Animal’s Salavic an Antiseptic

It is universal knowledge that an animal’s first reaction to a wound is to lick it, and that this licking helps considerably towards the healing.
Dr. Herman Dold, professor of hygiene at the University of Tubingen, has found that this licking instinct has good bacteriological justification. Experiments were conducted whereby cultures of bacteria were made on a medium to which animal saliva was added and again on a medium to which no saliva was added. In the “non-saliva” culture the bacteria grew and flourished, but failed to thrive on the “saliva” cultures.
It appears, therefore, that in addition to keeping out dirt and hair from a wound by constant licking, the animal is also applying a very effective antiseptic.
Vitamin C in Apples
Vitamin C is not equally distributed in the flesh of the apple. The concentration increases with the distance from the core, in fact, it is at least six times as concentrated in the peel as it is in the center of the fruit.
Investigations carried out at the Lister Institute, London, have shown that the red peel of the Bramley’s Seedling is much more potent than the green peel of the same fruit, and that this higher potency is localized near the skin.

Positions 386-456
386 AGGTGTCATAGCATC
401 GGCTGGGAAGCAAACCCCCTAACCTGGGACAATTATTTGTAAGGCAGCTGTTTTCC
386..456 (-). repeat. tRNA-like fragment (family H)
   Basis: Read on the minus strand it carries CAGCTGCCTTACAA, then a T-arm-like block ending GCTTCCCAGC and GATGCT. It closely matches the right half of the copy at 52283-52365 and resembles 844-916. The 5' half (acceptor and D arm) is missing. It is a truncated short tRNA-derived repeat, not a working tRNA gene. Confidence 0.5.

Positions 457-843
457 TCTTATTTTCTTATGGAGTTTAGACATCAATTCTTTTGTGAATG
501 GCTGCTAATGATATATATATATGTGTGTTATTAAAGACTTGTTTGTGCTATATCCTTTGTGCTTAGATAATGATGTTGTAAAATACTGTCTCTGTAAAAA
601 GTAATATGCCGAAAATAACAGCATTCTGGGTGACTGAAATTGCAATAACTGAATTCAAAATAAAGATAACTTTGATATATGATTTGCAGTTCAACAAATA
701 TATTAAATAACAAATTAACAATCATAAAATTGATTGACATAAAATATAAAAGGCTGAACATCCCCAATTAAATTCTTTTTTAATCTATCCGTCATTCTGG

Green Bramley’s Seedling apples, with a definite flush, were cut into segments corresponding to the red and green parts of the apple. Each segment was peeled and tested prophylactically on guinea pigs for its Vitamin C content. The red and green peel from the apples was also tested.
The results showed that the activity of the puls from the red and green portions of the apple were of the same activity. The red peel, however, was more than twice as active as the green.
There is some indication that the anti-scorbutic potency of apples differs under various physiological conditions.
Newton Wonder and Lane’s Prince Albert have been tested for their vitamin content. The activity of the former was found to be of the same order as that of most varieties other than Bramley’s Seedling. The latter, that is Lane’s Prince Albert, although not so potent as Bramley’s Seedling, was definitely more active than most of the varieties investigated.
Spring water. Distilled water is deficient in the mineral salts necessary to maintain the correct balance of the bodily tissues.
A certain amount of water is necessary to life and it would be impossible for the digestive organs to absorb the necessary quantity from fruit and vegetables without overloading with the solid constituents of these foods.
Buttermilk cannot replace sweet milk entirely. From a health point of view there would be no perceptible difference between the two varieties of buttermilk